Puppystream photos

Photo: Puppystream

I won’t name any names, but a handful of friends have Facebook profiles dedicated solely to their pets. I certainly don’t mind a socially active dog providing updates on bath time, but I have plenty of friends who make frequent use of Facebook’s “Hide” option in response. Now pet lovers have a virtual dog park of their very own. Patti Maciesz and her partner Elliott Golden are tech entrepreneurs who launched Puppystream.me as a photo sharing community dedicated to dog lovers.

The site mixes features from Facebook and Instagram, allowing members to create a profile and post pictures that others “Like” or share. Over time, dogs like adorable toy poodle Dustin D. Bresler amass loyal followers (237 and counting!) and dog gawkers can spend hours scanning cute pics grouped by breed, city or pet name. As a dog-loving community, uploads are not limited to dog owners. Dog “aunts,” groomers and pet sitters are welcome to post images anytime.

“It’s not about looking at others’ photos but creating a place to share,” said Maciesz. “The way we use the Internet, we want validation; we want love. Whether it’s checking new ‘Likes’ on Facebook or seeing the retweets, we want that attention — and dogs are part of that.”

My Lulu doesn’t have a Puppystream account (yet), but plenty of dogs seem more than ready for their close-ups. With dogs occupying about 46 million U.S. households, and 67 percent of all Internet users frequenting social networking sites, Maciesz says this is the perfect time to merge those interests. With funding from angel investors, she and Golden quit their full-time jobs last summer to focus solely on Puppystream. I wanted to know more about the concept, and Maciesz took some time to answer my questions.

How did this idea come together?

I was working at another startup and met [Golden], who had this idea for Puppystream. He showed it to me and I was just amazed. I saw a huge opportunity. It serves as a bucket for all the photos for your dog. They are in one place where the whole audience actually cares about it. Rather than a Twitter profile, where not everyone is receptive, you have a Puppystream account where everyone on the site is a dog lover.

What made you decide to take that leap of faith and pursue this full-time?

I felt like, as a woman, it was important to step into an entrepreneurial role. Maybe other women inspired me. I said, "I'm going to take this risk and quit my safe marketing job and build something out of nothing." A lot of times women here in New York are working on fashion or beauty or a wedding startup. Women have other interests. I’m happy to represent something that‘s a little more mass market and not gender-specific.

How did your family respond when you told them about Puppystream?

Even people who work on the Internet said, "Really? A site for dogs?" You can imagine what my grandmother in Poland said about me building a site for dog lovers to connect. But to me it’s a real need. As we spend more time online, that place has to reflect our needs and desires.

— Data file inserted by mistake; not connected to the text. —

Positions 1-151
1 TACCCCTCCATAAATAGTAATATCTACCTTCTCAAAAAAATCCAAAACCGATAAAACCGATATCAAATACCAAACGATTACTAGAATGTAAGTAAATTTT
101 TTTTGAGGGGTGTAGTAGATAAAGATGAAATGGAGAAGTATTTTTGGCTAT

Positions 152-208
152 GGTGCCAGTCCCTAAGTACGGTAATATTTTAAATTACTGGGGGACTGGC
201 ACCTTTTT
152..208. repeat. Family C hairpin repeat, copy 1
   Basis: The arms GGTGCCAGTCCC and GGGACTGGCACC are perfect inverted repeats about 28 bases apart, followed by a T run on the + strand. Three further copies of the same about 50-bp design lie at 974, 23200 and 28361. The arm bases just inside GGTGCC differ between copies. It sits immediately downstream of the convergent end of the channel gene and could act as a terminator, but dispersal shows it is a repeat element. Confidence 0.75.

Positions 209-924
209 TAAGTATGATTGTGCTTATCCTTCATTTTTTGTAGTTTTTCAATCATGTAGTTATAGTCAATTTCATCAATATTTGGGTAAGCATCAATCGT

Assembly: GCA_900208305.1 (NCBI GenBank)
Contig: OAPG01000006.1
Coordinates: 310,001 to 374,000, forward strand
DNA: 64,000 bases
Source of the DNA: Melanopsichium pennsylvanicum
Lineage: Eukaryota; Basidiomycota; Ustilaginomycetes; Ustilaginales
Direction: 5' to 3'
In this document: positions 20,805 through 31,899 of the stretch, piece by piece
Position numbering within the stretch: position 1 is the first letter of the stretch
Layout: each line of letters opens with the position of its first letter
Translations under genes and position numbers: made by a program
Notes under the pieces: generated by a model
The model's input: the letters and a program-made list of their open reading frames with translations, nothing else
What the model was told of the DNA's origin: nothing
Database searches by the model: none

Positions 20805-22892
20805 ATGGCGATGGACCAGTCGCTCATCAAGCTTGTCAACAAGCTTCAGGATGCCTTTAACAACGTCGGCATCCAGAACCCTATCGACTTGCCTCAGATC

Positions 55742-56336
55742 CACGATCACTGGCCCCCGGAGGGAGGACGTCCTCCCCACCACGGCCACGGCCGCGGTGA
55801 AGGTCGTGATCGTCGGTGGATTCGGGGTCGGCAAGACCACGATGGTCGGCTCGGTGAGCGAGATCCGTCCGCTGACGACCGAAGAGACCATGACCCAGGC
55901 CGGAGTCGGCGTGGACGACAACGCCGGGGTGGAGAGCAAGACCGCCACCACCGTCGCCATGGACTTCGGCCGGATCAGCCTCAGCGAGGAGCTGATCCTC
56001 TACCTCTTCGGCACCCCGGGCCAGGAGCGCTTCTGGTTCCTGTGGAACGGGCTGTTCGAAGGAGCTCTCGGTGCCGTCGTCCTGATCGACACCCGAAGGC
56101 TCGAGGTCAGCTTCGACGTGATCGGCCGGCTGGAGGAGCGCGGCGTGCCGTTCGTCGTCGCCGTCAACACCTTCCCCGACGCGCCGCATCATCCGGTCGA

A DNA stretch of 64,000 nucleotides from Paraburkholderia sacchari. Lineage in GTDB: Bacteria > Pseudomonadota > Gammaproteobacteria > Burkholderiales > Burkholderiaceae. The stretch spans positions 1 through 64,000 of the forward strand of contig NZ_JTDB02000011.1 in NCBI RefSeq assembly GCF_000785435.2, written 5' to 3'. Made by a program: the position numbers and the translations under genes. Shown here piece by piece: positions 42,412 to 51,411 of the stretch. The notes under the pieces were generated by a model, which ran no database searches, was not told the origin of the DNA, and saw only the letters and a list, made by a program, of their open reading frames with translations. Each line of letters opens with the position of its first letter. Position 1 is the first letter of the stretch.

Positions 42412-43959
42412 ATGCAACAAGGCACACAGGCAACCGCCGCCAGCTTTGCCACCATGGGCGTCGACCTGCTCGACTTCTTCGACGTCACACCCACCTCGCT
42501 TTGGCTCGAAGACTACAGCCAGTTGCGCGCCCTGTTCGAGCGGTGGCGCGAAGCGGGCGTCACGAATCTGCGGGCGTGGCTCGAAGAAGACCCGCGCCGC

What has been the biggest surprise since launching Puppystream?

We thought people would be going to the site to look at other people's dogs. People go to the site to look at their own dogs. We asked, "Why do they go to all this trouble signing up to a social site to look at their own photos?" Then we realized, maybe we were a little off to think they wanted to look at strangers’ dogs. Maybe we needed a place to gussy up their dog’s photos and share with others. It has to be unique, it has to be special and it has to be about your own dog. I was surprised by that. But that’s the beauty of metrics and being able to see what people do on the site.

How many photos have dog lovers posted?

For every 100 users, we get about 2,500 photos. We have an inventory of tens and thousands of photos for a relatively small user base, which has enormous potential. With a lot of startups, the main challenge is not enough content. We have a small group adding tons and tons of photos.

Instagram came under fire for changing its policy regarding photos posted on the site. Does Puppystream own photos posted on the site?

We make it clear in our terms that we don’t own the photos. They are 100 percent owned by the people and we would never sell them or reuse them without their express permission.

Can you describe the typical Puppystream member?

They are from all over the country, but we definitely have a lot of urban dog owners, people who take their dogs to the dog park or use dog walkers and groomers, mostly women. Like social media demographics, we tend to see 35- to 50-year-old women. We are on the bleeding edge, and our demo skews younger than most dog demos.

How long are you giving this venture?

We made a five-year commitment. We are in this full time and we dedicated our lives to it. That means 16-hour days, and we may not have weekends, but it’s fine. We are working on something that’s awesome and we are really excited about. I spend time talking to wonderful people so it’s not working at all. That makes it easy to say, "Sure, I can do this." We don’t want to work on someone else’s baby anymore. There’s nothing like risk and the fun of working on your own thing. It’s exhilarating and worth it, and I hope I can have the honor and privilege of working on it as long as possible.

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Dogs get their own domain at Puppystream
New website lets owners post photos, create profiles for their canine companions.